The shocked and overwhelmed looks on their faces say it all – they are on a tour of GW. Mesmerized with the idea of bathrooms in each room, once-a-week housekeeping and almost 100 channels of cable television, the parents and the students seem to have a positive outlook on every service the University provides.
Such was the experience I had on my campus tour of GW. The STAR tour guide was selling the school so well that we failed to hear about any of the downsides. Prospective students do not get all the facts they need about campus life here, but I can’t blame the University for trying to create the best possible perception in the minds of prospective students. Omitting large negatives when describing the school to applicants, however, could be considered the same as false advertising.
On my tour, I remember hearing about each room having a high-speed Internet connection; my tour guide commented on how fast it runs. And it does, but after arriving at school a falling bulletin board knocked out my connection.
I was without Internet for about two weeks. After my accident I called Student Technology Services, and they said the soonest they could get to me would be four days. I was so excited when STS finally came up, but my joy quickly faded when they told me that facilities management personnel would have to come fix my problem.
Finally, another five days later, I had a working Internet connection. I am grateful for the repair, but it seemed to take a really long time to fix the problem. When I was deciding where to come to college, I was never given the impression that the services at a school that seems to pride itself on such comforts would be so poor.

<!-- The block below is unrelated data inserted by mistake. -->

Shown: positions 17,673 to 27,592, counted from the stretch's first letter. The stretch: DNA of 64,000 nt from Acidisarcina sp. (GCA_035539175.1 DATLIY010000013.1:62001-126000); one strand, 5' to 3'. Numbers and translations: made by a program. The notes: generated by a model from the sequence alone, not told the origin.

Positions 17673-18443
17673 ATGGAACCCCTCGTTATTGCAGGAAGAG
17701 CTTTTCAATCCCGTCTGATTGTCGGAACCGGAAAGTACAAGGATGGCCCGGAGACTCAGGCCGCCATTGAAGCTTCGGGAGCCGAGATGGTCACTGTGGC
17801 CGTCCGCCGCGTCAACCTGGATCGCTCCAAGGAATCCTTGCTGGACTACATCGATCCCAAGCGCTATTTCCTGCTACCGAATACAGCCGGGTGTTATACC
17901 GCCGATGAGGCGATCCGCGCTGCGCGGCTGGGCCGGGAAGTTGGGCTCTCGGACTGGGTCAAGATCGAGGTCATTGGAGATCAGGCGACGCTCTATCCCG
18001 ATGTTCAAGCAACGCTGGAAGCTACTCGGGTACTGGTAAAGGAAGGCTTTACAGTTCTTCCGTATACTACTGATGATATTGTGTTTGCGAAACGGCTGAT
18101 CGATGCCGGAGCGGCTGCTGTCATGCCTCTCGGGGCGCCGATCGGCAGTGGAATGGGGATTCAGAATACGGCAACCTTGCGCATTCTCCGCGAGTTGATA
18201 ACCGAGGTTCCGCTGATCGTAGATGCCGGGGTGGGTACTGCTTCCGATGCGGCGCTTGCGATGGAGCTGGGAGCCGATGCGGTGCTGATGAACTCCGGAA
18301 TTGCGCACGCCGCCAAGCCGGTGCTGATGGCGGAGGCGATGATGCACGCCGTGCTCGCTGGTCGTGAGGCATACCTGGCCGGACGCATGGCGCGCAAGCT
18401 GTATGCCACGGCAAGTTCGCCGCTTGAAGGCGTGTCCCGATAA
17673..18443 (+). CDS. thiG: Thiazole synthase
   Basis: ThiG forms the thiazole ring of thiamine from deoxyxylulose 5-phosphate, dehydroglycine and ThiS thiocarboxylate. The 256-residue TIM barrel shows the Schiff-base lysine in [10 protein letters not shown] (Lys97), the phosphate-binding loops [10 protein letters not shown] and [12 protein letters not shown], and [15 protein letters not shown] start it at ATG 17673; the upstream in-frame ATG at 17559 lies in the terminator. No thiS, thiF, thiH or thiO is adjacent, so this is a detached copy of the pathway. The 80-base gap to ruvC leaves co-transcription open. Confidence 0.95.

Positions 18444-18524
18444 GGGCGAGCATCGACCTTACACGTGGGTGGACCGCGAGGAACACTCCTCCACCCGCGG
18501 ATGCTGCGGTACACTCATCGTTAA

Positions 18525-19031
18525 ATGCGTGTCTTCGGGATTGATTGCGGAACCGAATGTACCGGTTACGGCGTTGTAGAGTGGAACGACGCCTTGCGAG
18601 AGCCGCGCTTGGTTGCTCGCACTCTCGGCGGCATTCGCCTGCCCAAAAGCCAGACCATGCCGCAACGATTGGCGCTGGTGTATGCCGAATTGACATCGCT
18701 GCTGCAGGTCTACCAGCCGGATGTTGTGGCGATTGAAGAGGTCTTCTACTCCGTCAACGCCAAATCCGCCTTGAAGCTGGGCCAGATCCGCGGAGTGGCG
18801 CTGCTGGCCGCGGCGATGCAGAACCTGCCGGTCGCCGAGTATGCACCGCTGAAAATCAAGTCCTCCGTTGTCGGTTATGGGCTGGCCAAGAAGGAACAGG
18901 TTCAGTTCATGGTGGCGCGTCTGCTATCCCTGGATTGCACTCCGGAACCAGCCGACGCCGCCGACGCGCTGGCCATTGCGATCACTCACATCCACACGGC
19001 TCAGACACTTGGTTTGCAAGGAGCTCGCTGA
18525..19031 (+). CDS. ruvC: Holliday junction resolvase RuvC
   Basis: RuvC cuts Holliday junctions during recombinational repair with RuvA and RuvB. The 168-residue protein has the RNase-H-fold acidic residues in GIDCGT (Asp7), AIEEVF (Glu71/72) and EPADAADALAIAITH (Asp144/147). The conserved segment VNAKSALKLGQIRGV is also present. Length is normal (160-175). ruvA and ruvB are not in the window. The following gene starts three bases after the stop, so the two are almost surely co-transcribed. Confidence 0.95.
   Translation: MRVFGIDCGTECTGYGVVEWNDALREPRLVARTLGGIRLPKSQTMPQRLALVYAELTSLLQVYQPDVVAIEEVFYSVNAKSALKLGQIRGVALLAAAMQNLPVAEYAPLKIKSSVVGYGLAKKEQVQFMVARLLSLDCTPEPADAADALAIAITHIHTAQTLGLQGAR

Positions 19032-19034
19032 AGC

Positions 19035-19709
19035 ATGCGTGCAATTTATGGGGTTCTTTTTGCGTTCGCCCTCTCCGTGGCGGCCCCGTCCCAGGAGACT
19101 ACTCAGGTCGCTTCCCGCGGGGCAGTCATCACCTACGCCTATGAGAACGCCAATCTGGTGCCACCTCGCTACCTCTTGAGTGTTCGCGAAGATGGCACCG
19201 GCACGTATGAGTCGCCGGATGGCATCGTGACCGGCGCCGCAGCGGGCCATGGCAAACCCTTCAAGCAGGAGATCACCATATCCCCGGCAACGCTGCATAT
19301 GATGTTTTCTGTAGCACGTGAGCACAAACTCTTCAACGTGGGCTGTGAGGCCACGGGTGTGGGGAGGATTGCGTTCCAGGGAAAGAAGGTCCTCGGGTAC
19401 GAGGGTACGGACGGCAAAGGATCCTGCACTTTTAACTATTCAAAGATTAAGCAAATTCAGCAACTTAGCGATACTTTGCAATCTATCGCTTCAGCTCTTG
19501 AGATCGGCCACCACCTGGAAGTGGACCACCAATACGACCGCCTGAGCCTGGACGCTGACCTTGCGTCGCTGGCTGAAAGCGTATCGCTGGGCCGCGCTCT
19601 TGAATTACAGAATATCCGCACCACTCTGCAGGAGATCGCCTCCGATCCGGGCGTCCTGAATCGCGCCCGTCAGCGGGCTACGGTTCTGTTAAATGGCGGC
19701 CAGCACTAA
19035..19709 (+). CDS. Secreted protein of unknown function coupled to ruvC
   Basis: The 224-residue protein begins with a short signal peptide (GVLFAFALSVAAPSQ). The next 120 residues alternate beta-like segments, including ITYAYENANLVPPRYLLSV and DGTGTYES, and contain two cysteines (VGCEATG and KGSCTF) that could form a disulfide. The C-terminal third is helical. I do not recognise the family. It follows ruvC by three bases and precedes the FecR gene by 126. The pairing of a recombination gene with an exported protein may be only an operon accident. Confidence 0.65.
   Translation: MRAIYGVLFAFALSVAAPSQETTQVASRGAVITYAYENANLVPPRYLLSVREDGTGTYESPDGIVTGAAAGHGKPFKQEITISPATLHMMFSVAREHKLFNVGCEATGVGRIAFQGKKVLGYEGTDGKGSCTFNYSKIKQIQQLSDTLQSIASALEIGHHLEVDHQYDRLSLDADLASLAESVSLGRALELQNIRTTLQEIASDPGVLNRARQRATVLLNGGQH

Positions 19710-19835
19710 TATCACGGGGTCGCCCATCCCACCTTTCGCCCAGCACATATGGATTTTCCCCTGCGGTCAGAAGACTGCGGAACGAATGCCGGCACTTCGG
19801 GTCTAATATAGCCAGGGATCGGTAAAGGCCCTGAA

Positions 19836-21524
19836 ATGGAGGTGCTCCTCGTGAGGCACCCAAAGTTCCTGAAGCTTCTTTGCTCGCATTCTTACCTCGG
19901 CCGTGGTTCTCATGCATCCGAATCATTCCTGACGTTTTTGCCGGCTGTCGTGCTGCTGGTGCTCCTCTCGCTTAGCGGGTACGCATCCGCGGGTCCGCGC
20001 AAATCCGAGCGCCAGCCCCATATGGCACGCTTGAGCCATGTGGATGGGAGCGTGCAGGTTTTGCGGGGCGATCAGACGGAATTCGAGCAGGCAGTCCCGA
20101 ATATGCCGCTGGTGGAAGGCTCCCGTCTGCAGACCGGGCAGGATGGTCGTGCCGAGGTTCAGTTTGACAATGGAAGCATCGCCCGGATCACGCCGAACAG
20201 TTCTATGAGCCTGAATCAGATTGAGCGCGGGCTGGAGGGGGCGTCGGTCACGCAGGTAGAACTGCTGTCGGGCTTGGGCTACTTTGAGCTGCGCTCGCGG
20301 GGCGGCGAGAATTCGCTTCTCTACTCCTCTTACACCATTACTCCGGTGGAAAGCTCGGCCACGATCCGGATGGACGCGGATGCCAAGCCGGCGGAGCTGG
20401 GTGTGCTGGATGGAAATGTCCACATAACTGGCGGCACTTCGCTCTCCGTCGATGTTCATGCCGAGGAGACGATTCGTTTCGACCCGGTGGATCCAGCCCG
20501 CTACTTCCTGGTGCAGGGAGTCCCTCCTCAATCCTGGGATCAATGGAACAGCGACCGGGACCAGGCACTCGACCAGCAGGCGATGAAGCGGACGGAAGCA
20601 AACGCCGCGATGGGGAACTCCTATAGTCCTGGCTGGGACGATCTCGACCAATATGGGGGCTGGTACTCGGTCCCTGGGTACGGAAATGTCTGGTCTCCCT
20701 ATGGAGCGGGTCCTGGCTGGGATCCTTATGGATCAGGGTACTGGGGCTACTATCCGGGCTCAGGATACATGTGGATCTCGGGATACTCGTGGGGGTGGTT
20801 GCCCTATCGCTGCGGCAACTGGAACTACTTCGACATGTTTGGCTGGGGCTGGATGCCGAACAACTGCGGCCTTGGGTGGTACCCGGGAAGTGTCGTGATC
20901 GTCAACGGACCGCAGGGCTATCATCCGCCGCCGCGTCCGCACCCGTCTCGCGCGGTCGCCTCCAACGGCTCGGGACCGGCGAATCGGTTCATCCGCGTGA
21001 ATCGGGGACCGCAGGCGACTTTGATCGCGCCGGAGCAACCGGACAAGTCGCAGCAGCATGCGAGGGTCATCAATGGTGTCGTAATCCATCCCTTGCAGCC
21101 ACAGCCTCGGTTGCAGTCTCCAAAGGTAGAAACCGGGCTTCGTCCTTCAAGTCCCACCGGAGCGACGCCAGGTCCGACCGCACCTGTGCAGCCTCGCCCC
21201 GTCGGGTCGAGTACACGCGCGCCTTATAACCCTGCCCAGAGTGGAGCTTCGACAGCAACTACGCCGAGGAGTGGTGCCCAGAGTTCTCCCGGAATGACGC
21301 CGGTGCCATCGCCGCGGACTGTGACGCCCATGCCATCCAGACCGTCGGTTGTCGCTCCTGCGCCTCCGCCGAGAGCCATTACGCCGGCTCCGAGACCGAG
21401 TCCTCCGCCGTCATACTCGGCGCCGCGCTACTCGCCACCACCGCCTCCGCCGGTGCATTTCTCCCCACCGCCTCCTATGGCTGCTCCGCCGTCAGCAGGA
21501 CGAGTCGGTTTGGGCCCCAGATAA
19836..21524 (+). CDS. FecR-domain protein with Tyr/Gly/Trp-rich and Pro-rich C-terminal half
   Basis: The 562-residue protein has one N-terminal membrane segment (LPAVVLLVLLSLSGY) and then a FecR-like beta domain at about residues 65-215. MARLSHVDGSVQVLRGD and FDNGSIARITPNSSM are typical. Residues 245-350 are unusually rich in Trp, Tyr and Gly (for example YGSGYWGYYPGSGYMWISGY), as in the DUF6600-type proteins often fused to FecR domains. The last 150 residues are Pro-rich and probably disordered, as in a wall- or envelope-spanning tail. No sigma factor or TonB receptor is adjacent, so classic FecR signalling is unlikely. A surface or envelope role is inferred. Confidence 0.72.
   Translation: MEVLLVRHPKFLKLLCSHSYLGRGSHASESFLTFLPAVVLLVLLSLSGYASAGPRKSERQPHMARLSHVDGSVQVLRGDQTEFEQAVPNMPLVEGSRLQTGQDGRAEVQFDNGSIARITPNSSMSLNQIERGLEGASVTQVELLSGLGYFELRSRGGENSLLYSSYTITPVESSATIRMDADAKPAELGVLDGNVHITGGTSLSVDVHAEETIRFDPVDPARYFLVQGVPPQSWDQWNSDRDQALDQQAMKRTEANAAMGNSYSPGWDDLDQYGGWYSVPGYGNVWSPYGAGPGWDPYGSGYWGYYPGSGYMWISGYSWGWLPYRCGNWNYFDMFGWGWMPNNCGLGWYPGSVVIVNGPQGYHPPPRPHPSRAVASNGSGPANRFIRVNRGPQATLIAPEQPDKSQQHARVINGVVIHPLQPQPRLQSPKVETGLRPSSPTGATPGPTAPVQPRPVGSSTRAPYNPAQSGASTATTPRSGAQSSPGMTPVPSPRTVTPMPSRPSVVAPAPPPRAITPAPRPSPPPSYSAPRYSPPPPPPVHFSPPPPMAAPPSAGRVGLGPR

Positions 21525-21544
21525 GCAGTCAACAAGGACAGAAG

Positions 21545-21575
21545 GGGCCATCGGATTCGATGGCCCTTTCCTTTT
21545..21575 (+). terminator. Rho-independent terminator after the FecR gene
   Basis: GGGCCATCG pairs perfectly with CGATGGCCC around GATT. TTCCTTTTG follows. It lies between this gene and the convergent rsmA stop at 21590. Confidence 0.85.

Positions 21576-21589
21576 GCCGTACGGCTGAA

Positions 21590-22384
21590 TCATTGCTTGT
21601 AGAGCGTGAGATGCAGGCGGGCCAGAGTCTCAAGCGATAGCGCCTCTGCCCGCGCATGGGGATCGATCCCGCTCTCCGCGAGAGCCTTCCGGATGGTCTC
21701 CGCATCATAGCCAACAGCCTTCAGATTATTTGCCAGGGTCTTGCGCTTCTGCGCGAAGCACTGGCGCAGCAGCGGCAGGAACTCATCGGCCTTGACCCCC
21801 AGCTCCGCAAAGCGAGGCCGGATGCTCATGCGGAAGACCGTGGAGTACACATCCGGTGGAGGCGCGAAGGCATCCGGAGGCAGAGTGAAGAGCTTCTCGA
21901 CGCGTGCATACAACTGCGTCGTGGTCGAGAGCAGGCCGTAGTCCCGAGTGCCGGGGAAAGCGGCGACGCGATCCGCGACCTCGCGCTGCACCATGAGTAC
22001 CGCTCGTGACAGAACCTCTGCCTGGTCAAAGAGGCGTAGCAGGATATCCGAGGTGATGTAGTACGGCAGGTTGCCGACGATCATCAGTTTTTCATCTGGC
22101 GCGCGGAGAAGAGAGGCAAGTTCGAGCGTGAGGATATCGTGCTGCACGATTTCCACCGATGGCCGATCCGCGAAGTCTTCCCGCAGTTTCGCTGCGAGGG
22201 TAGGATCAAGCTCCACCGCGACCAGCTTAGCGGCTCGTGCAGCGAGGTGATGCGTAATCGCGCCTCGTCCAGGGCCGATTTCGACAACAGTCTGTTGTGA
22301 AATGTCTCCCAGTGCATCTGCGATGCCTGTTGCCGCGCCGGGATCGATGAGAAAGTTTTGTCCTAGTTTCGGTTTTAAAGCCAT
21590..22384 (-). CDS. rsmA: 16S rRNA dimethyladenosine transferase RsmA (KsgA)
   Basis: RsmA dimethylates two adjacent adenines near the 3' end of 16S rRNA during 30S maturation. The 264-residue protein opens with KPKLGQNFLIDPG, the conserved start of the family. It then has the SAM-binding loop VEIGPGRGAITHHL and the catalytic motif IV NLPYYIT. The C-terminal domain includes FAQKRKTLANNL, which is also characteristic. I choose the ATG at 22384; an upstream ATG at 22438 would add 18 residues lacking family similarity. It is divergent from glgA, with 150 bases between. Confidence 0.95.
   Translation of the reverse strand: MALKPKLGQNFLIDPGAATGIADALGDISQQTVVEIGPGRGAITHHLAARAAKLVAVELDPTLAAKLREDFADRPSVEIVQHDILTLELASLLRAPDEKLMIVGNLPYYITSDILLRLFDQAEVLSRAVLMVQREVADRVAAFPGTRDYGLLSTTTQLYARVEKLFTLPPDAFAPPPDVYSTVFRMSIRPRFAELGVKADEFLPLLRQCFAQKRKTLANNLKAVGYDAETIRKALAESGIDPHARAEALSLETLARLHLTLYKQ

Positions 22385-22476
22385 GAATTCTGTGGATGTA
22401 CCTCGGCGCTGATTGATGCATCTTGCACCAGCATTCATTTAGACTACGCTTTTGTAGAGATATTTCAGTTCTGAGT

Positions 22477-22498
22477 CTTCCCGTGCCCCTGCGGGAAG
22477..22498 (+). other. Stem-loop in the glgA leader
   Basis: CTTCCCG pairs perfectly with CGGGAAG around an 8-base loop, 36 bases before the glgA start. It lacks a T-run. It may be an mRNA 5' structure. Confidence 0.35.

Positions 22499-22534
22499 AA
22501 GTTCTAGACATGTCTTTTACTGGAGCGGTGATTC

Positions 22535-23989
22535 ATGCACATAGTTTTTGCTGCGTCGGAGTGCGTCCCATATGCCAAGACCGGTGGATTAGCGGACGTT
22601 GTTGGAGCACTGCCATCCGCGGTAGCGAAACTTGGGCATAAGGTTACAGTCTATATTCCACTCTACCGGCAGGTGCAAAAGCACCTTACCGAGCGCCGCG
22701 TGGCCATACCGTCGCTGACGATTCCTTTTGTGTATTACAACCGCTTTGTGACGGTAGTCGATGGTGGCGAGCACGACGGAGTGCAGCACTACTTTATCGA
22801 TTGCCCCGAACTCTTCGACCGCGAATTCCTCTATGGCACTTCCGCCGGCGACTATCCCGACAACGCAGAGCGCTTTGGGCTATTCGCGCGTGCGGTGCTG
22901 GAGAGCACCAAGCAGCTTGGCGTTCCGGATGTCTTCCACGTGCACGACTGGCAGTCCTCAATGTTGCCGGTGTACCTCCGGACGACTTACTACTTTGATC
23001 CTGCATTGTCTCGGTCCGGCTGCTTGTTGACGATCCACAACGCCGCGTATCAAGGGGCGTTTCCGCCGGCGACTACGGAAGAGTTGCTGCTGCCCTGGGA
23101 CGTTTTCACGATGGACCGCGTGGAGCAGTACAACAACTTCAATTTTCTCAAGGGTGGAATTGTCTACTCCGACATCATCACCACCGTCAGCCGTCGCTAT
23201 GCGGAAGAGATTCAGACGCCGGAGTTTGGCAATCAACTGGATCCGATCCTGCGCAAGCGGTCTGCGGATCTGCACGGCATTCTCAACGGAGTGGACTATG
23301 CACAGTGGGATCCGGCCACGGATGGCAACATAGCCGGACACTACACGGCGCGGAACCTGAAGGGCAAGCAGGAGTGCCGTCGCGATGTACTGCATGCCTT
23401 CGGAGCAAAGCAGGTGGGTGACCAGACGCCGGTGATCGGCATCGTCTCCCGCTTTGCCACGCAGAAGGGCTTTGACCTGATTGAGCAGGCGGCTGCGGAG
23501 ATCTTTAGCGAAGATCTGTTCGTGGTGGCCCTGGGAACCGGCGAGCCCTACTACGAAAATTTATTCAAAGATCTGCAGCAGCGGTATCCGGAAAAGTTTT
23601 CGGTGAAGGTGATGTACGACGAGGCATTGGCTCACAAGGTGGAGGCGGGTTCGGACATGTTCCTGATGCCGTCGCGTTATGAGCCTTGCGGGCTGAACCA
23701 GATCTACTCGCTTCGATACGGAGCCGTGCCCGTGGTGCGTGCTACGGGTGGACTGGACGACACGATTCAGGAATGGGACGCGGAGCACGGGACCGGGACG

I am not the only one experiencing these problems. Many of my friends, both freshman and upperclassmen, deal with waiting in line at Package Services for 30 minutes or receiving mail days after it should have arrived. Furthermore, the upperclassmen tell me problems like this are quite common here.
I am not saying that the nuisance of such incidents outweighs the positive aspects of GW, but I feel as if I was not shown the school to a full extent when I was just browsing around. For me, the University has the feel of a used car – I’m not totally sure what I’m going to get.
I also feel as if I was sold some things the University is now taking away, such as newspapers in residence halls. Regardless of the merits of this decision, an admissions representative should have told me during my visit that this service was something on the chopping block. These papers were a benefit I thought I would receive, and their abrupt removal seems to be one more example of the school misrepresenting itself to a potential student.
Something as trivial as slow service or no free newspapers would not have kept me from attending, but people like to know what they are walking into. This is especially true for a college, a new home for the next four years. When moving into a house, there is usually an inspector who researches the house for you to see all the pros and the cons. However, there is no inspector to check universities for us, and I expected GW to be an honest salesman.
Either the school needs to portray all of its aspects, even those that draw student ire, or it needs to drastically improve the quality of its services. If the latter of these choices is impossible, the school needs to start informing students of certain problematic aspects of this University. Tour guides should not act as advertisers, but informers. Simply stated, students applying need to be told all the facts, both the good and the bad.
A happy student is one who is prepared for what may come, not one who feels taken for a fool. It is also much better to have a student who is happy and well-informed than one who is upset because they expected much more than they received. GW needs to take steps toward more accurate advertising to help assure happy students.
-The writer is a freshman majoring in journalism.